It’s an all-too-common freelancing scenario: you’re sitting at your desk/laptop/whatever your workspace happens to be, and you’re motivated to work. The thing is, you either don’t have any work to do, or what your current gig isn’t enough to be financially viable on its own.
So, you get those cover letter and resumé files out, and you start searching the Internet for freelance job opportunities – you might even be bookmarking the more promising ones. Finally, you begin applying, filling out application after application, and…crickets, or the dreaded “we’ve decided not to move forward with your application” sorts of replies.
Yes, it’s frustrating, and perhaps you’ve even shed a tear or two (or 10, or 20…) about the whole thing. Read on for some ideas about what you can fix to get your freelancing career back on track!
It’s not you, it’s them.
With algorithms changing all the time in the name of promoting a better, more search-relevant Internet, this first one is less of a problem than it used to be. By this, I mean sometimes, “employers” aren’t really hiring at all – they just want to get their brand/website/service/you get the idea out there, and figure it’s a faster, easier way to gauge traffic. This has been particularly prevalent in the writing community, as opposed to other freelancing niches.
Solution: pay very, very close attention to how any and all job listings are worded. “Employers” might go on at length with keyword-rich descriptions of who they are. Basically, if it seems more like a “buy this now!” sort of advertisement, then it probably is.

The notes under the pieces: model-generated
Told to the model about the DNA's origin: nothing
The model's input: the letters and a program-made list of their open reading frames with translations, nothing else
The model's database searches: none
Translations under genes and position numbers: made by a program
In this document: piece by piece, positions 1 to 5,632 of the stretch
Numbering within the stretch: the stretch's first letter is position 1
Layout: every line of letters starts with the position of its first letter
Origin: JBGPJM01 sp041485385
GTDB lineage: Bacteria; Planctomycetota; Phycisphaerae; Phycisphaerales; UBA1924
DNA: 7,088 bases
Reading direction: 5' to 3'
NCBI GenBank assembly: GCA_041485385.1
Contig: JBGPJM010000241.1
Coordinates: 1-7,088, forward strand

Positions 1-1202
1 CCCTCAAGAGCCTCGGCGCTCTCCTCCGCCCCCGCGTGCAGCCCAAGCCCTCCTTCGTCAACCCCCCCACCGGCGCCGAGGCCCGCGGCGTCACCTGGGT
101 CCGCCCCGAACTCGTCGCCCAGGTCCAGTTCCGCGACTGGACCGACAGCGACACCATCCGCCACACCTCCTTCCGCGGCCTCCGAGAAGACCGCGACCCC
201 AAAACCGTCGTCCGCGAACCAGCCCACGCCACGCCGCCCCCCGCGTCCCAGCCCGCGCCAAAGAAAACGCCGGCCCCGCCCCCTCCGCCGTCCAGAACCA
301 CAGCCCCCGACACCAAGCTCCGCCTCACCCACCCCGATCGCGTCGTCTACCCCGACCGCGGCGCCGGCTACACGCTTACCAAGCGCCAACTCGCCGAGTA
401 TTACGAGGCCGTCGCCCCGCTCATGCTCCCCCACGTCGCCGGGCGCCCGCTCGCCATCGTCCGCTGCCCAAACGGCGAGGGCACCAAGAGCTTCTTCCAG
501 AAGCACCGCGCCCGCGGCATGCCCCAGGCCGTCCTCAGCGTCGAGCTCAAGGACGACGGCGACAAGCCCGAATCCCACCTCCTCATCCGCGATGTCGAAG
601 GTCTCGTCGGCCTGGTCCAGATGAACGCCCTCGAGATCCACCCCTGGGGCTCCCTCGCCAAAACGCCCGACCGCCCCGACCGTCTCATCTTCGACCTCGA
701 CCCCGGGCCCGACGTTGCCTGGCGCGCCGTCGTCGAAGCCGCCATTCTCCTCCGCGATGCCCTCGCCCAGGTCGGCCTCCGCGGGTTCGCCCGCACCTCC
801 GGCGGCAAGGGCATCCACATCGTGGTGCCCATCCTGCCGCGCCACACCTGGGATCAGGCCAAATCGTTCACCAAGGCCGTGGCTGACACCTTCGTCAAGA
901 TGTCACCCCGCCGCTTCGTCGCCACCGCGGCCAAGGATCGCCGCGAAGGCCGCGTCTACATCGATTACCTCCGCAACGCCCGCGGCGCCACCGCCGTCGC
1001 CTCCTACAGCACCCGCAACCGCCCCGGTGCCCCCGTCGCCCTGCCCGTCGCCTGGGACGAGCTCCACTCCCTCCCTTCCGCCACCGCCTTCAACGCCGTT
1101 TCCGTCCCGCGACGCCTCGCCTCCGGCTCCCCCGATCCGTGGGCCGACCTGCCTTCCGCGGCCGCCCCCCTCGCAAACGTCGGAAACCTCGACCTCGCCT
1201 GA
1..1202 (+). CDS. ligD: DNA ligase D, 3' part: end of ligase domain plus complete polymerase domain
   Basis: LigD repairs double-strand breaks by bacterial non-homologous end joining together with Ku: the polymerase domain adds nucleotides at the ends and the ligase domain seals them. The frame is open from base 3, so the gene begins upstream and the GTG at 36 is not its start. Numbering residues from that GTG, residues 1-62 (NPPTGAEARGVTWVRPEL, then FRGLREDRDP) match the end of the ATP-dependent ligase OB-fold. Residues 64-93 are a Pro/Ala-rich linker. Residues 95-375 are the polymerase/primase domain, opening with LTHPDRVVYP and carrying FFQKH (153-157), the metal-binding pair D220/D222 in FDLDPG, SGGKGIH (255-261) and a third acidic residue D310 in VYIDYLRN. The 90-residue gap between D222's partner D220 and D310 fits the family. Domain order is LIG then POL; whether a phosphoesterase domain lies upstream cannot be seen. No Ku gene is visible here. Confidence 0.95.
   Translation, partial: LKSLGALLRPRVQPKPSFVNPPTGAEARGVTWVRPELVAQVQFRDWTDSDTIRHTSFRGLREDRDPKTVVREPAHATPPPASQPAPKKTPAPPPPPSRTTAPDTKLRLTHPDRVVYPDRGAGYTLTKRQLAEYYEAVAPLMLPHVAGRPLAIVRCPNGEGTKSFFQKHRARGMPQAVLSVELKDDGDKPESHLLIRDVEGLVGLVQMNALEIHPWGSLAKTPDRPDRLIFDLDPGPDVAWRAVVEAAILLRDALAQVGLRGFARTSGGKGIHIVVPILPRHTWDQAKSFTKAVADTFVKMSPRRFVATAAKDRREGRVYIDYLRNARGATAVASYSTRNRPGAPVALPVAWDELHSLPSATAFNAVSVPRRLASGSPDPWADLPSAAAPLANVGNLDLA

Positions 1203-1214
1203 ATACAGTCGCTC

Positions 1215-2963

It might be a screening software situation.
There’s no denying that the world of freelancing is one of competition. For every job that’s advertised, there’s the potential for dozens, even hundreds of applicants. So, some employers have screening software in place that scans applications, resumés, and cover letters for certain terms. If you don’t happen to include what they’re looking for, you’re automatically disqualified, sight unseen.
Solution: No, this sort of thing isn’t fair, yet you can put a positive spin on it by making sure your application materials are optimized to your freelancing niche. You can do this on your own, or even find a resumé writing service – just make sure to check reviews and compare prices, as it seems there are more companies offering this service than ever.
Keep things objective.
Sometimes, potential employers do manually go through freelancing applications and just ignore whomever it is that they don’t want to hire. Or, they do provide very haughty, formulaic, and/or terse rejections.
Solution: you can’t let emotion get in the way – don’t try responding back demanding to know why you weren’t chosen, etc. That sort of behavior not only brings you down to their level of rudeness, it could also jeopardize your chances of getting other jobs within your freelancing niche.
Understand the experience quotient.
It’s normal to apply for lots of different jobs at once. Many freelancers, in their haste to keep regular sources of income going, will apply to jobs that pay well, yet aren’t really within their scope of expertise. For example, if you’re a new freelancer who still has a portfolio to build, the chances of getting a job with a major company are slim, unless you get in as an intern. Conversely, you could have lots of experience – so much, in fact, that you might be considered a threat to the management that’s already in place.
Solution: it’s all about starting small and building up, studying the hiring climate in your niche, and developing your skills as needed. No matter what your niche is, versatility is a must, as is perseverance!
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